Faces at the Bottom of the Well
The Permanence of Racism
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In Faces at the Bottom of the Well, civil rights activist and legal scholar Derrick Bell uses allegory and historical example to argue that racism is an integral and permanent part of American society.
African American struggles for equality are doomed to fail so long as the majority of whites do not see their own well-being threatened by the status quo. Bell calls on African Americans to face up to this unhappy truth and abandon a misplaced faith in inevitable progress. Only then will blacks, and those whites who join with them, be in a position to create viable strategies to alleviate the burdens of racism.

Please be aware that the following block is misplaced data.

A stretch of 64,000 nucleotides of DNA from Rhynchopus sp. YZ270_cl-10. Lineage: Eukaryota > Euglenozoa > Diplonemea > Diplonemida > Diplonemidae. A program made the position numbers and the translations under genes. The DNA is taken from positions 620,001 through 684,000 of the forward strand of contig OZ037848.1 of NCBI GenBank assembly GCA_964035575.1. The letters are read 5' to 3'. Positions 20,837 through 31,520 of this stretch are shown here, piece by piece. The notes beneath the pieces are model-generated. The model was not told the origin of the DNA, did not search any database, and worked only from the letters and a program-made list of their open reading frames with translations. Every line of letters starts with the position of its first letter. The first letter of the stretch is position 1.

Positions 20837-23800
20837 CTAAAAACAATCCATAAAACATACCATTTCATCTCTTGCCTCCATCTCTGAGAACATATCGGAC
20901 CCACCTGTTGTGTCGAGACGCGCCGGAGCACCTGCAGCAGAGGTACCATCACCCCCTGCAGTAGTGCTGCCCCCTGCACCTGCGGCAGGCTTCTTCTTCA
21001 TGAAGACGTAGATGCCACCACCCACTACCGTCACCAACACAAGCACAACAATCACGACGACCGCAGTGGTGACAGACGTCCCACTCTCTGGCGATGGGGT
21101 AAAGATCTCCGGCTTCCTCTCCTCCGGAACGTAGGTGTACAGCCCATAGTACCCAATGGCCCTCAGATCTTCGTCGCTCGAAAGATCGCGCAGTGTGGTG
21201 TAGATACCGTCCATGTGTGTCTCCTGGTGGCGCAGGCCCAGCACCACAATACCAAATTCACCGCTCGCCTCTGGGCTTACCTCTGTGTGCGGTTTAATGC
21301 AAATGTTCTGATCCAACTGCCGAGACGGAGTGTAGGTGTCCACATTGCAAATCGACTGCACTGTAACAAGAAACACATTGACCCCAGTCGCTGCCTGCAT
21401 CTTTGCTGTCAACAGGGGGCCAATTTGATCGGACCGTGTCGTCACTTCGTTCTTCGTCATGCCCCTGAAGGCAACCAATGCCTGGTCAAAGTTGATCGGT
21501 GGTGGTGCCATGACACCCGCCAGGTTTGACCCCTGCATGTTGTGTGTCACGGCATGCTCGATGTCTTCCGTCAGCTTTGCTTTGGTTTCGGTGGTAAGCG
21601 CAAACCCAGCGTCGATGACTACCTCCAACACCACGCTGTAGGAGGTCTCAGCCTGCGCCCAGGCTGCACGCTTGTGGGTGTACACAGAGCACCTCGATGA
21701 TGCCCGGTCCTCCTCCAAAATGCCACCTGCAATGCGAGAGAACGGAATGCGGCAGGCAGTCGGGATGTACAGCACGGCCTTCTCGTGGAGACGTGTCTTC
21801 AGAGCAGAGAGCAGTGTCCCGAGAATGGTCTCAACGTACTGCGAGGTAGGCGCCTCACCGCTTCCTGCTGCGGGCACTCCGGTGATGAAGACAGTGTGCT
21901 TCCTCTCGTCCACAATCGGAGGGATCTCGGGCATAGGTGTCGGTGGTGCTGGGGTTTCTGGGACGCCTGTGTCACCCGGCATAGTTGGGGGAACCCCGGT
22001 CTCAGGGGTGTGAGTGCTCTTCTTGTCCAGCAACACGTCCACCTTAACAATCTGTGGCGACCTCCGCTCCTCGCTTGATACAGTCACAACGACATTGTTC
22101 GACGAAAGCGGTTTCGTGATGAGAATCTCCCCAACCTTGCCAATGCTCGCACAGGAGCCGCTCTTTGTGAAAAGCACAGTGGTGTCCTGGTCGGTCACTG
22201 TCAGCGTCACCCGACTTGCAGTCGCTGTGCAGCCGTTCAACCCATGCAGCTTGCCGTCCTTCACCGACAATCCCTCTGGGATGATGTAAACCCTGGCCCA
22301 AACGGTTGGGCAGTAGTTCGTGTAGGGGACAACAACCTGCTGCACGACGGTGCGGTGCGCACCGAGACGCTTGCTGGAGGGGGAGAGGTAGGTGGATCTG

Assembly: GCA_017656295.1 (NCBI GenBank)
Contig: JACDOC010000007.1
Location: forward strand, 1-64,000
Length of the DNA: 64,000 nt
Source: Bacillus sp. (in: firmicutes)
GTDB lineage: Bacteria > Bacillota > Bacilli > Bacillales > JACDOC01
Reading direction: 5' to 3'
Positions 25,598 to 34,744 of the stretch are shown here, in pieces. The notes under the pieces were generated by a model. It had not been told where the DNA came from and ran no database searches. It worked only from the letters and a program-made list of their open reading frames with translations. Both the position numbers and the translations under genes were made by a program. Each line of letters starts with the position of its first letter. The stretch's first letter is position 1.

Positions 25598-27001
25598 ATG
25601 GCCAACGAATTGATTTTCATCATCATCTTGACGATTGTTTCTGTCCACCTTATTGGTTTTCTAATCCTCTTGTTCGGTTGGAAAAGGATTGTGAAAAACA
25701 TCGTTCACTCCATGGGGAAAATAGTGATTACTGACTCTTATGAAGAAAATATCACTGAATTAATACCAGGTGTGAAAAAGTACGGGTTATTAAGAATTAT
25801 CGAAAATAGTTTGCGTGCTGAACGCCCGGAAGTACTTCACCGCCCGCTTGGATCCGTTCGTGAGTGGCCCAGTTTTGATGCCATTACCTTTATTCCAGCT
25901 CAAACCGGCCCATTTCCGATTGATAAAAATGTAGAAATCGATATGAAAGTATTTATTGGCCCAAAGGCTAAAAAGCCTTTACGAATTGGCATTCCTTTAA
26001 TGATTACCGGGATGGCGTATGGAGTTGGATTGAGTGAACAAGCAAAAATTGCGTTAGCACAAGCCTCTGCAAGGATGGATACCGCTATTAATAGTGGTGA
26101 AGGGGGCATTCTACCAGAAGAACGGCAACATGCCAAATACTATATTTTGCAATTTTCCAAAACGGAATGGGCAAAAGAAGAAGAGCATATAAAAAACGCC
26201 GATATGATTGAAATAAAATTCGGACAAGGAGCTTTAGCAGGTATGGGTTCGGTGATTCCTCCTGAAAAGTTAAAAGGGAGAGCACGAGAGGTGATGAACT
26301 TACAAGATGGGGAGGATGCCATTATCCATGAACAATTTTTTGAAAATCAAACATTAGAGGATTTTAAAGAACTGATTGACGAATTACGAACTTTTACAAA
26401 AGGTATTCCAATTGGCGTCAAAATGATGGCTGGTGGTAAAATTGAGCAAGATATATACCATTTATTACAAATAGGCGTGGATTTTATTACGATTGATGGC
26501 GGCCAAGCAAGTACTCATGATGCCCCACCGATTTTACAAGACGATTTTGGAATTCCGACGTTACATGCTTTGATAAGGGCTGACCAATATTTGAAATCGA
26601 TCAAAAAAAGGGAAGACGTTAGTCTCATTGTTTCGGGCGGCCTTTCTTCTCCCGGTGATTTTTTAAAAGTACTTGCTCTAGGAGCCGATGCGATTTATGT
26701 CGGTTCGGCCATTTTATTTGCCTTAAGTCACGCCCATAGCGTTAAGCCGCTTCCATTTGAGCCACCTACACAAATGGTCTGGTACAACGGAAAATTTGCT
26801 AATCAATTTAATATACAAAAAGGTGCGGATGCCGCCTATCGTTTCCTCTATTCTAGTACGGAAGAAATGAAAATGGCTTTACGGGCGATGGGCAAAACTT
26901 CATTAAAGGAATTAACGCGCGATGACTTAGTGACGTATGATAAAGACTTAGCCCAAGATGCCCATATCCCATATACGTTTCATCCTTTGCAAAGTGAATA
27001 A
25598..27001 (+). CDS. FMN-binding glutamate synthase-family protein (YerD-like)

"Freed of the stifling rigidity of relying unthinkingly on the slogan 'we shall overcome,'" he writes, "we are impelled both to live each day more fully and to examine critically the actual effectiveness of traditional civil rights remedies."
A disturbing but ultimately inspiring book.--San Francisco Chronicle
Eerily prophetic, almost haunting, and yet at the same time oddly reassuring.--Michelle Alexander, from the Foreword
Effective...chilling.--New York Times Book Review